Tuesday, May 10, 2011

Barley Pudding


Barley pudding is rice pudding's very hip grandmother.  Rice was not widely available to impoverished Swedes until the late nineteenth century.  Barley pudding was typical fare on Christmas and for other important celebrations.  As rice became popular among lower classes, it replaced barley.

Rice pudding lore includes a prophetic feature.  A variety of items are baked into the dish.  Bite into an almond and you are to be married, but bite into a butter almond and you'll become a spinster.  Bite into a brown bean and marry a widower or widow. Discover a silver coin and expect wealth (hopefully you won't lose a tooth in the bargain!).  Modern Swedes set a bowl of rice pudding outside on Christmas Eve for the tomte as thanks for his protection of the house and family.  An empty bowl in on Christmas morning predicts peace and prosperity for the coming year. 

In an effort to reclaim the wonder-grain barley, I prepared it using the same ingredients that I put in my Coconut Rice Pudding Balls.  We prepared the barley pudding in my Swedish foodways class, and the students ate it so quickly that I didn't have time to snap a photo until the pot was nearly empty.  In this recipe, the barley plumps rich and velvety from thick, creamy coconut milk.  An accent of lime brightens the vanilla and cinnamon, and Craisins replace the raisins (as they do in most of my recipes).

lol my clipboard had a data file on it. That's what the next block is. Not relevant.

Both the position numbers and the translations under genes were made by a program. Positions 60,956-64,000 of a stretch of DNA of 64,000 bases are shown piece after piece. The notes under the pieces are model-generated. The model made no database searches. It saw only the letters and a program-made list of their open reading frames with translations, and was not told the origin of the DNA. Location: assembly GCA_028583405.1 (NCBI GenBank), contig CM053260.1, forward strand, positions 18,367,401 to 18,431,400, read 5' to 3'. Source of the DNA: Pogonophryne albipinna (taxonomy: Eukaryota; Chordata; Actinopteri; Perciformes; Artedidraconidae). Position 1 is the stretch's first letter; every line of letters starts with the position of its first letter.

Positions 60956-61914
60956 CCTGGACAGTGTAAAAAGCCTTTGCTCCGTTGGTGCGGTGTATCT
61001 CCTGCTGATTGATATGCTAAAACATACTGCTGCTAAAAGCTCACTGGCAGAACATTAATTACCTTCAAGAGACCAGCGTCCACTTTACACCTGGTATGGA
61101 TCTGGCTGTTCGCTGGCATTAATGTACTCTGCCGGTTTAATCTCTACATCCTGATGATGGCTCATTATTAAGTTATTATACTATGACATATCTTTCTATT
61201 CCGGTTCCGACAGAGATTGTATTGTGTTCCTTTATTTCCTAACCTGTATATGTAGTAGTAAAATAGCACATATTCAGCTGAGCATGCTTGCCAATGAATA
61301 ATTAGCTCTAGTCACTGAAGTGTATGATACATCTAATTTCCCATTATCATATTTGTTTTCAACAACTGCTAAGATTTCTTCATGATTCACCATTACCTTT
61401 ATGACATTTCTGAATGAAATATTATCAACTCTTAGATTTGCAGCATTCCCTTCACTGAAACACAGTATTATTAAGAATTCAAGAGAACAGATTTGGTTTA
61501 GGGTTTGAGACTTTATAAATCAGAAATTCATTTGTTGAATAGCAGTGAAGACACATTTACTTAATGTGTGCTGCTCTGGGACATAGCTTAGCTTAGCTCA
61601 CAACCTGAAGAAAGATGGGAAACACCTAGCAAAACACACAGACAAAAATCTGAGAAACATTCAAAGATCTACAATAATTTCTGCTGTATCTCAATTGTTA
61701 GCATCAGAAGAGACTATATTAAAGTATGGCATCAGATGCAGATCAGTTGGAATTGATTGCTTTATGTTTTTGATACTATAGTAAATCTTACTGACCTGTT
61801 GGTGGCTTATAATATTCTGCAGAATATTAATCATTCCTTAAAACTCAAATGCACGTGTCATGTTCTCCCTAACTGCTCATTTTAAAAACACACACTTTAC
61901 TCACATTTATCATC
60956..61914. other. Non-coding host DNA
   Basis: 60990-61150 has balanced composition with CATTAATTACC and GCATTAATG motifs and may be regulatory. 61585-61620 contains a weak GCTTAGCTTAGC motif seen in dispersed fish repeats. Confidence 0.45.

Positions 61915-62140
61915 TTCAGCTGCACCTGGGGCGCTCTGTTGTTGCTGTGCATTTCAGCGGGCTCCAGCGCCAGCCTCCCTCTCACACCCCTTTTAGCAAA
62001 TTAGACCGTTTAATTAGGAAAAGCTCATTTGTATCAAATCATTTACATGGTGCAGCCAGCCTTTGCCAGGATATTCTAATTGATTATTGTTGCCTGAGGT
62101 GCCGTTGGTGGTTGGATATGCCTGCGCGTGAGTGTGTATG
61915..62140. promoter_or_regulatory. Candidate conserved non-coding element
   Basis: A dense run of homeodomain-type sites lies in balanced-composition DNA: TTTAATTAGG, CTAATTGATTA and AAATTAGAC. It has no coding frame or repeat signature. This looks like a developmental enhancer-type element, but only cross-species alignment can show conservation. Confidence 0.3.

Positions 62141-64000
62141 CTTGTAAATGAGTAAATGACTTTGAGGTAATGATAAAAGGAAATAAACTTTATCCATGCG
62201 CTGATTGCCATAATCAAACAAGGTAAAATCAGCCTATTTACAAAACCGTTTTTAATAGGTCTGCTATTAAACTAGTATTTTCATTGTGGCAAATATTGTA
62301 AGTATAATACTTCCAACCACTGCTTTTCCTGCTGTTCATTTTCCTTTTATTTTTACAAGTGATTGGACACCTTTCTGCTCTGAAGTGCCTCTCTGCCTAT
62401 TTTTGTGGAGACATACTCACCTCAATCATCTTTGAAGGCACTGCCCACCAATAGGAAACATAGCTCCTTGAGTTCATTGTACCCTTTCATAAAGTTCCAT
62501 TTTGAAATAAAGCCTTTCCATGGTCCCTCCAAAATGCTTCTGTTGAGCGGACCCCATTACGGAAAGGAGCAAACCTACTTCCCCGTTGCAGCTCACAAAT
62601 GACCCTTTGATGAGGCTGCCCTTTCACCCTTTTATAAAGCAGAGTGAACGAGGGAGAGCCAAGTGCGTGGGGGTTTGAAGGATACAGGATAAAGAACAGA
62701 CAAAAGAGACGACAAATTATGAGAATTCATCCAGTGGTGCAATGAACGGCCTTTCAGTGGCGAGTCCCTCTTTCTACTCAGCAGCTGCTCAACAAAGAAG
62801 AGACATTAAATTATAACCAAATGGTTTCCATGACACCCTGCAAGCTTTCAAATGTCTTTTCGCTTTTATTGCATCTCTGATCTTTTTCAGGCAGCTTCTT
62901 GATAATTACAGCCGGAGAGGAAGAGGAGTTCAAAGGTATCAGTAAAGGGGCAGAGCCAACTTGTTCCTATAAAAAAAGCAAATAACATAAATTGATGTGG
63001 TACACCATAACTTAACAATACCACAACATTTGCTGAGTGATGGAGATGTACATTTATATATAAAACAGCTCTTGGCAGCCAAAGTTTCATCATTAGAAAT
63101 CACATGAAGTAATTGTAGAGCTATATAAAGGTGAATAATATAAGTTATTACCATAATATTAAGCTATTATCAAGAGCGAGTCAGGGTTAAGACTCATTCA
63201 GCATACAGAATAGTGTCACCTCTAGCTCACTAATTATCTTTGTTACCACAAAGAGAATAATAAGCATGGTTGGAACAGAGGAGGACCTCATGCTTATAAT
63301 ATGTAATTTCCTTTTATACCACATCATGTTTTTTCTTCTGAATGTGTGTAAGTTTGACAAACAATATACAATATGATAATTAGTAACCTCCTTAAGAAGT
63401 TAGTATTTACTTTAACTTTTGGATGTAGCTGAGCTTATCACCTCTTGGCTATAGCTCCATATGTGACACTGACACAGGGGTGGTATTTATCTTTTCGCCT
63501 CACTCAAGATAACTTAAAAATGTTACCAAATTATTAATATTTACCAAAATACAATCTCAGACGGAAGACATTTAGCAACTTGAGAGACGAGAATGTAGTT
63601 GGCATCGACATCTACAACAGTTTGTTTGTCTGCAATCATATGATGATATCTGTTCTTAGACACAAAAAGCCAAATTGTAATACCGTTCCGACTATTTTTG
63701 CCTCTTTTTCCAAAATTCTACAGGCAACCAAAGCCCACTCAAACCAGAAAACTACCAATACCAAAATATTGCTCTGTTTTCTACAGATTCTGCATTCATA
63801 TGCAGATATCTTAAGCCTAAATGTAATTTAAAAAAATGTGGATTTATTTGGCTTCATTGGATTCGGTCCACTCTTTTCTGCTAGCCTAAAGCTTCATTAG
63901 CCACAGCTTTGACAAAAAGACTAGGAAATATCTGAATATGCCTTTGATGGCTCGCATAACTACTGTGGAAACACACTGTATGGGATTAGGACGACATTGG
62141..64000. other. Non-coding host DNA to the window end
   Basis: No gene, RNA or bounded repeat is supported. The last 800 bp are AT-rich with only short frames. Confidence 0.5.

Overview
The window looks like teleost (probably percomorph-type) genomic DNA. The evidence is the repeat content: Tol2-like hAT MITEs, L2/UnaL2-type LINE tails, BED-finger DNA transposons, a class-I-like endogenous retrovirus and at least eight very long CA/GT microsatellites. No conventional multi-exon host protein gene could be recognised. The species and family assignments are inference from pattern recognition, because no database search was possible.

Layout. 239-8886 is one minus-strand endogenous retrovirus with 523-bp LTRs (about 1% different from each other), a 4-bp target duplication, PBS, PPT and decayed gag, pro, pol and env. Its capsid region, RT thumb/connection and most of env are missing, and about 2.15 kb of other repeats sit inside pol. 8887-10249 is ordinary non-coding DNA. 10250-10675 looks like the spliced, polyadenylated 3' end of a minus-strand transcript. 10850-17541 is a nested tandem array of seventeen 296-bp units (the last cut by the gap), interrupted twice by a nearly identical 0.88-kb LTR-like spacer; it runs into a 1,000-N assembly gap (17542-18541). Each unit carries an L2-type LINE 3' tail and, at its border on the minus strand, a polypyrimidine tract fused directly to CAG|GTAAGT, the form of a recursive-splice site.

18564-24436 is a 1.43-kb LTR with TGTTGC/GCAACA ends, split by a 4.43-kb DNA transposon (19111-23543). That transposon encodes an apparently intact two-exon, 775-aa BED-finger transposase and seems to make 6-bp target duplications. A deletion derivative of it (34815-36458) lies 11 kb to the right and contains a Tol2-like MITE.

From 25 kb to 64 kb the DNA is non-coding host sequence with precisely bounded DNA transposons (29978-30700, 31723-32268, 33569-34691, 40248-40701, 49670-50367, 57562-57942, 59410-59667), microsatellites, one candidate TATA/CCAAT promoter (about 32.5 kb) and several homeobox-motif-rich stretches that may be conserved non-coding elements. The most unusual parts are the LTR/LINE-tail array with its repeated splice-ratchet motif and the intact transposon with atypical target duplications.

Pärlgryn Gröt (Coconut Barley Pudding)
¾ cup barley
2 x 14 ounce cans coconut milk
Vanilla bean, halved and seeded
1 cinnamon stick
2 tablespoons sugar
Juice from 1 small lime (zest first and set aside)
Handful of dried cranberries or raisins
Half and half or pineapple juice
 
1.  Rinse raw barley in cold water.  Place in large pot and cover with 6 cups of water.  Bring to boil and simmer, covered, 15 minutes.  Drain barley and return it to pot.  

2.  Add coconut milk, vanilla bean, cinnamon stick, sugar, lime juice, and craisins.  Bring to simmer; cook covered on low until barley is tender and milk thickened, about 30 – 40 minutes, stirring occasionally.  

3.  Remove cover during final 10 minutes of cook time and add half and half or pineapple juice if pudding becomes dry.  Garnish with lime zest, toasted grated coconut, and nutmeg.

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